One of my friends is in a band, which means whenever she plays a gig I get to assume the role of ardent fanboy. Mostly this entails sitting in a noisy bar and shooting her encouraging looks while I sip the suds of a paint-peeling microbrew. Which is fine by me. I get to watch up-close as she makes real, honest-to-goodness music come out of her guitar, which is a brand of magic that still thrills and mystifies me. Of course I’m easily impressed. There’s that.

Being a music lover is part of the appeal of these live shows, yet there’s also something else at play: an appreciation of music as an actual language, every bit as complicated as Mandarin Chinese but way easier to tap your toes to. Most people who become musicians, even on a small, barroom-sized scale, learned the language of music at a young age. I wish I’d developed my passion earlier, or I’d be pounding drums with Megadeth and reading fan mail on a private jet bound for Amsterdam.

This friend — let’s call her “Shreddy,” because she shreds — was destined to be onstage. She played various instruments from an early age, honing her fluency in the musical language by rockin’ the flute and numerous percussion instruments in her school band. That’s key. Linguistics experts say it’s much easier to learn a second language if you start while you’re young, and this extends to music as well. If Shreddy had just now decided to start noodling with her guitar, her playing would sound like mine: A key being scratched against the rusty exterior of a beat-up Ford Pinto.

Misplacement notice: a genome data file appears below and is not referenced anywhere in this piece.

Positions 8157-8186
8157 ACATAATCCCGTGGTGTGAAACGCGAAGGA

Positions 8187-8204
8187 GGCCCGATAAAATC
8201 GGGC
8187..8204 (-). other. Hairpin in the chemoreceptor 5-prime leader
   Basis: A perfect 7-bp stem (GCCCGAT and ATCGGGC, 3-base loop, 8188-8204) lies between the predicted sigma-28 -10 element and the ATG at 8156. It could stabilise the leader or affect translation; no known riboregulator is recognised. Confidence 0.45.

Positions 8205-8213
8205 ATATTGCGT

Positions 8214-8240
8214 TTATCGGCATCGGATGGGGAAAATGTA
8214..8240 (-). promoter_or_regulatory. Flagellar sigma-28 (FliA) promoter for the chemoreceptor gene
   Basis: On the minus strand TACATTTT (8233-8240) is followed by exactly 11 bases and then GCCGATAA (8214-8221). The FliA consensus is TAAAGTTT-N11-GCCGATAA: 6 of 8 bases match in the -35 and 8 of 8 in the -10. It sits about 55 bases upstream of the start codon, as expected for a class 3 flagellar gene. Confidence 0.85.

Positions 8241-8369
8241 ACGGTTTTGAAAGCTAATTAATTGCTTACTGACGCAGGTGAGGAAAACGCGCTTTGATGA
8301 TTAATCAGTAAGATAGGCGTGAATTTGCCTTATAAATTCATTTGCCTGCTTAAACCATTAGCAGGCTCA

I look back on my lack of musical training as a missed opportunity. Music has always had a profound effect on me. Many was the night I would lie in bed with a pair of headphones and cruise on Eric Clapton blues licks or the soaring crescendos of a movie’s orchestral score — but by the time I got my first electric guitar I was too old, my interests too scattered, to summon the necessary attention span to learn. Strumming an E chord made a dirty, urgent scream erupt from my speaker, the kind that made my arms break out in gooseflesh. Yet after five minutes of aimless strumming I didn’t hear anything that sounded like Van Halen and the guitar was left to its place in the corner, next to my Game Boy and a rolled-up pair of Superman socks.

Stupidly, I’d spend the afternoon playing “Mario Kart” on the Super Nintendo console instead of teasing out rock riffs on my Fender knockoff. In an alternate universe I stuck with the instrument and can now play the searing solo at the end of “Free Bird’ with no more effort that it takes to make an omelette. That does me little good, because I don’t live in that alternate universe. I live in this one, and in this one, being incredible at “Mario Kart” doesn’t do much for your fame or reputation. People don’t pack Madison Square Garden to see you beat your previous lap time on Luigi Raceway.